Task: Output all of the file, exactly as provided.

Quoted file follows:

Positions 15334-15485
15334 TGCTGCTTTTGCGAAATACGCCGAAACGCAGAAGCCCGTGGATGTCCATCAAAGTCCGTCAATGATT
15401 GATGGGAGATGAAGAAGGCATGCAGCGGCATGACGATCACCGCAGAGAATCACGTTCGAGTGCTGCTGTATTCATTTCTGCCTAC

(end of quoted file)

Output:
Positions 15334-15485
15334 TGCTGCTTTTGCGAAATACGCCGAAACGCAGAAGCCCGTGGATGTCCATCAAAGTCCGTCAATGATT
15401 GATGGGAGATGAAGAAGGCATGCAGCGGCATGACGATCACCGCAGAGAATCACGTTCGAGTGCTGCTGTATTCATTTCTGCCTAC